Aftershow at the King’s Hall, Belfast, September 22 1992. Nirvana have finished their last ever indoor gig in the UK, ending with a ferocious ‘Territorial Pissings’. Around 12,000 fans have been drunk, teenage, unbelievably joyous, puking in corridors and dry-humping in alcoves. Now Kurt sits alone on the floor of the hospitality area, his back to the wall, his hair hacked short, keeping himself low and unremarkable.
Dave Grohl is drinking Guinness. Krist Novoselic is affable enough. Members of Teenage Fan Club and The Breeders wander in. Courtney Love is six months pregnant, smoking, loudly at war with the security firm. At one point she had rushed onstage during the Breeders set, remonstrating. There was a drama about a puppy being smuggled into the gig and the exchange of a mohair jumper. She procures it for Kurt. “Get them some cocaine!” she yells.
Victoria Clarke, the writer and partner of Shane MacGowan is there. There is talk of her starting on a Nirvana book, but that will end badly. Steve Pyke, another Pogues associate, is taking photos for Select magazine and had spent part of the afternoon doing a session with the band around the agricultural buildings at the back of the venue. Another guest is David Cavanagh, a fine journalist who has been talking to the band for a Select feature.
David speaks quietly but mostly in an intense manner. You can hear bits of Dublin in his voice but also some Belfast inflections, due to his schooling at Methodist College. He had played in a band (The Superheroes) during the post-punk era, sharing a bill around 1982 with my own group at the Pound on Townhall Street, a famously rough place. Some of David’s music obsessions were later fictionalised in his book Music for Boys. He wrote about the music weeklies and their disproportionate value for provincial youth. Likewise with the John Peel radio show, followed just after in an Irish evening by Dave Fanning, broadcasting from Dublin. He added catty tirades about local NME and Melody Maker stringers: Adrian Maddox and Robert Scott were subject to parody in the book, along with their band, Palace of Variety. There is further anguish in that the central figure in the story is hopelessly introverted and the love is not requited.
The real-life David doesn’t do small talk so well, but there’s a story about his University studies in Russian, mention of financial scrapes and his early scrounge existence in north London. When he talks about music, it is with utter surety. He knows the dates, the line-up changes, the stats and the cultural resonance. He seems particularly sensitive to the emotions that are latent in popular music. There’s a sense of mission – he takes his work seriously when many of his peers will prefer the fun and the freeloading. In rock and roll terms, he’s like a Jesuit or a Rabbi. Consequently, Select is starting to out-perform the more established music press and Cavanagh, a former Sounds writer, is well regarded.
So it is at the King’s Hall when he makes a series of abrupt departures from the chit chat. An idea comes to him and so he steps over to Kurt, bends down with his tape machine and issues a series of questions. The singer puts out some thoughts, the machine clicks off and David rejoins the other guests. This happens three or four times but nobody queries it and Kurt tolerates the incursions into his quiet space. It’s how David operates.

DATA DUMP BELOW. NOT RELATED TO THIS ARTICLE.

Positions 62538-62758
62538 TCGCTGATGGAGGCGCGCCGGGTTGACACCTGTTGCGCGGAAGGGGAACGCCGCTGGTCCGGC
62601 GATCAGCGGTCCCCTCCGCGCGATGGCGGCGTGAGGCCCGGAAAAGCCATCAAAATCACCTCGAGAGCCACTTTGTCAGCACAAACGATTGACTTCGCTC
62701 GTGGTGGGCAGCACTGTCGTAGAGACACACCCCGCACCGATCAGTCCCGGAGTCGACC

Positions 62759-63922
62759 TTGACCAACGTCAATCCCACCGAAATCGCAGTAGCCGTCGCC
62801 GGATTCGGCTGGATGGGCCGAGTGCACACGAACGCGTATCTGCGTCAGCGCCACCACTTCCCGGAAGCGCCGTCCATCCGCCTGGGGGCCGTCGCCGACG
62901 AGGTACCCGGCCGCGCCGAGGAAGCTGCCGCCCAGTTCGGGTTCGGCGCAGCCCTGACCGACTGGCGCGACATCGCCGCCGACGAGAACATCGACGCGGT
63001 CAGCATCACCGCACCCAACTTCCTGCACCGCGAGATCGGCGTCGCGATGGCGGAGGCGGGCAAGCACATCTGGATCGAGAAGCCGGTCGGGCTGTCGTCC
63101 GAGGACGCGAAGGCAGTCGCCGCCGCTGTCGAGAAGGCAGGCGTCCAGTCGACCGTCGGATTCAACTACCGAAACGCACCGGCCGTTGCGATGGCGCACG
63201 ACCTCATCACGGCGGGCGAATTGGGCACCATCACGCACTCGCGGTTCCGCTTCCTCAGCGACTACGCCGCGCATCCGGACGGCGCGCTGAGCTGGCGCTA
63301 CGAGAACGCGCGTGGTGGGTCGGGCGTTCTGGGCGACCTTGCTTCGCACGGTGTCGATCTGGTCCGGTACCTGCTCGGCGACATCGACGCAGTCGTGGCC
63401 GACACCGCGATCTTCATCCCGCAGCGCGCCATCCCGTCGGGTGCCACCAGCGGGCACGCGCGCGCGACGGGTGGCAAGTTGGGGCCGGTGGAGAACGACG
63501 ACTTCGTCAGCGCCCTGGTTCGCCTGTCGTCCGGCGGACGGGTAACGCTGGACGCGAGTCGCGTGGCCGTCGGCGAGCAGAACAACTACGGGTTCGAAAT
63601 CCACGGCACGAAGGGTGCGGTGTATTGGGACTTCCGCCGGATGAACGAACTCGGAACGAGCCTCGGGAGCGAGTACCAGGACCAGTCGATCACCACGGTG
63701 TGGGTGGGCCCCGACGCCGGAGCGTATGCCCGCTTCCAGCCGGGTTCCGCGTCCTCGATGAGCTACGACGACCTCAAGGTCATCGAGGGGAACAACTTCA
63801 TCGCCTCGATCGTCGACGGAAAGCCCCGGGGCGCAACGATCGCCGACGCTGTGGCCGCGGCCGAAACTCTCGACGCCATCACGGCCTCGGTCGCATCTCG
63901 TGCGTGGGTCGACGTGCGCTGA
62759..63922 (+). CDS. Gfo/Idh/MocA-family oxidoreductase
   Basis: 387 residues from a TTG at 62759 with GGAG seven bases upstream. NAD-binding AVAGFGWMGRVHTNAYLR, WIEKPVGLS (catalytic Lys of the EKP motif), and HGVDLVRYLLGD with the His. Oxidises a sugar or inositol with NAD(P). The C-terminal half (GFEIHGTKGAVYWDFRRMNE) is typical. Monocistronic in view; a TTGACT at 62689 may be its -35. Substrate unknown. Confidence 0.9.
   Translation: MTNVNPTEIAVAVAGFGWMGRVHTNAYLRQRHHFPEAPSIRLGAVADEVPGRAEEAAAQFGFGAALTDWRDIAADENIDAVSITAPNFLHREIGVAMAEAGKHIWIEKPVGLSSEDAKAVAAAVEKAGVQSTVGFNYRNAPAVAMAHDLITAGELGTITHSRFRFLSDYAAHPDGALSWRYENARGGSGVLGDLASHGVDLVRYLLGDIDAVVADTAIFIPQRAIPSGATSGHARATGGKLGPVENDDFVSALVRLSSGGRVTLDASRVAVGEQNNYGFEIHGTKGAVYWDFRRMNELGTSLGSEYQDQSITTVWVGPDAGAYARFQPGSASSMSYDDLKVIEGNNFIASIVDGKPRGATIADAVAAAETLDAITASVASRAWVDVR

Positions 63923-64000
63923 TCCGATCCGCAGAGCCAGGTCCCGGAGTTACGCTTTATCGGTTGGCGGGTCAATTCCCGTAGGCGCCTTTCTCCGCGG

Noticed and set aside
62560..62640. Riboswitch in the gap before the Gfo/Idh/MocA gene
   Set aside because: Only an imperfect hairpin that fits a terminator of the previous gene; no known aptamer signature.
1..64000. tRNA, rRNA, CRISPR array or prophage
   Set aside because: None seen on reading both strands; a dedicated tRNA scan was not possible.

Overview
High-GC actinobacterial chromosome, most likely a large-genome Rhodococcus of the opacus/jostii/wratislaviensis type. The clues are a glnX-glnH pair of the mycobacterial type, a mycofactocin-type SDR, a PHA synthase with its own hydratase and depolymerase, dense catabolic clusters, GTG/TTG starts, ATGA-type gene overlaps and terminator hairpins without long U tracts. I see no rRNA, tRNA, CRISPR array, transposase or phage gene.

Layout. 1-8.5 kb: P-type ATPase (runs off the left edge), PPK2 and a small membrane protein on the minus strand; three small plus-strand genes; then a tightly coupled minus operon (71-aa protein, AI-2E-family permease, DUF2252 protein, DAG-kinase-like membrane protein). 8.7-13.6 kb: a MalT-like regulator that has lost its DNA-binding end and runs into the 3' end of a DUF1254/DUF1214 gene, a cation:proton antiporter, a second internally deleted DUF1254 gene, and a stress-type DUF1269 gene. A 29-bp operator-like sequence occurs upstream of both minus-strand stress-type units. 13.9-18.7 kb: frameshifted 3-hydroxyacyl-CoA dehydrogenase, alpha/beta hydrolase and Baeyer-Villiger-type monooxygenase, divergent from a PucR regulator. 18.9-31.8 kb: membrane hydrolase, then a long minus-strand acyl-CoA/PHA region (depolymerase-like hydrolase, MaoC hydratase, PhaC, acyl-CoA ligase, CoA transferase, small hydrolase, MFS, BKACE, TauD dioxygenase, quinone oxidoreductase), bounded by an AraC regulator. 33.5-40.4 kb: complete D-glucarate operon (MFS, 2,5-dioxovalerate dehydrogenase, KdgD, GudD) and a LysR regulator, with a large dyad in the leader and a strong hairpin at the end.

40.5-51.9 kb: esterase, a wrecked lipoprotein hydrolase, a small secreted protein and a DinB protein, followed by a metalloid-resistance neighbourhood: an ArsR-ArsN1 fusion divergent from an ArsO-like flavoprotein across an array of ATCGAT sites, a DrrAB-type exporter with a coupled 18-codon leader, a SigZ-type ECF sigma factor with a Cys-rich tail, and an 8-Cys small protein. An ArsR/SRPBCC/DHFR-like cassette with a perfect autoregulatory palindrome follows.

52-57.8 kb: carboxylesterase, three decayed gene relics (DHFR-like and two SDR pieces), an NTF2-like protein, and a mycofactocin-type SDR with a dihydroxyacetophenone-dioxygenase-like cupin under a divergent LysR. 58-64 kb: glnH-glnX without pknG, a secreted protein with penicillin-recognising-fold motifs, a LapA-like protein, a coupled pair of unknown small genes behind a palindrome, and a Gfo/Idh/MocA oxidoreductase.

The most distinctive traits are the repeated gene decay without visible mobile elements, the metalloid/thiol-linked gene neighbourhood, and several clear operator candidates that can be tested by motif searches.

The Select feature is tremendous. He writes about the tumult in Belfast, the dynamic of an alt-rock power couple, the drug rumours (Kurt was taken to the Royal Victoria Hospital hours later, officially suffering from a weeping ulcer), the gate-crashing puppy and he witnesses a moment that involves Kurt, Courtney plus a peanut butter and jelly sandwich:
She shoots him a look of quite disgraceful coquettishness and breaks a piece of the sandwich off. Then she lifts it, very carefully to his mouth. Their eyes meet. When he opens his mouth she opens hers too, just like a baby and his mother. They ogle each other. Wow. He pouts and in a kooky, helium-pitched baby Donald Duck voice quacks: “Feed me”. She grins” “Good boy…” She turns to me.
“I’m Courtney, hi. I married someone more famous than me.”
David wrote perceptive and nuanced stories for Uncut, Q and Mojo, most recently a profile of Ian McCulloch. There was a monumental narrative of the indie scene and Creation Records – My Magpie Eyes Are Hungry for the Prize. There was a study into the socio-cultural import of John Peel, Good Night and Good Riddance. Have a listen here to an interview with Dave Fanning to understand Cavanagh’s precision and scholarship.
Additionally, there is a chapter in a compendium of music fandom called Love is the Drug, published in1994. He writes about witnessing The Triffids in 1983-84. He becomes infatuated, awkward, transported. There is a parallel story of his failing at the Slavonic and Eastern European Studies at UCL, Bloomsbury, about paranoia, penury and a romantic attachment that goes alarmingly wrong. There is some comfort in his new Australian friends and in his vinyl companions: Miles, Syd, the Byrds and Beefheart.
News of David’s death reached us yesterday. He was 54. There are no details as yet, other than a steady roll of tributes, from players and writers, including John Harris in the Guardian. He was not a social media person, so biographical information is limited. He was about the word, the tome and the conviction. In that sphere, David was untouchable.
(David Cavanagh, 1964-2018)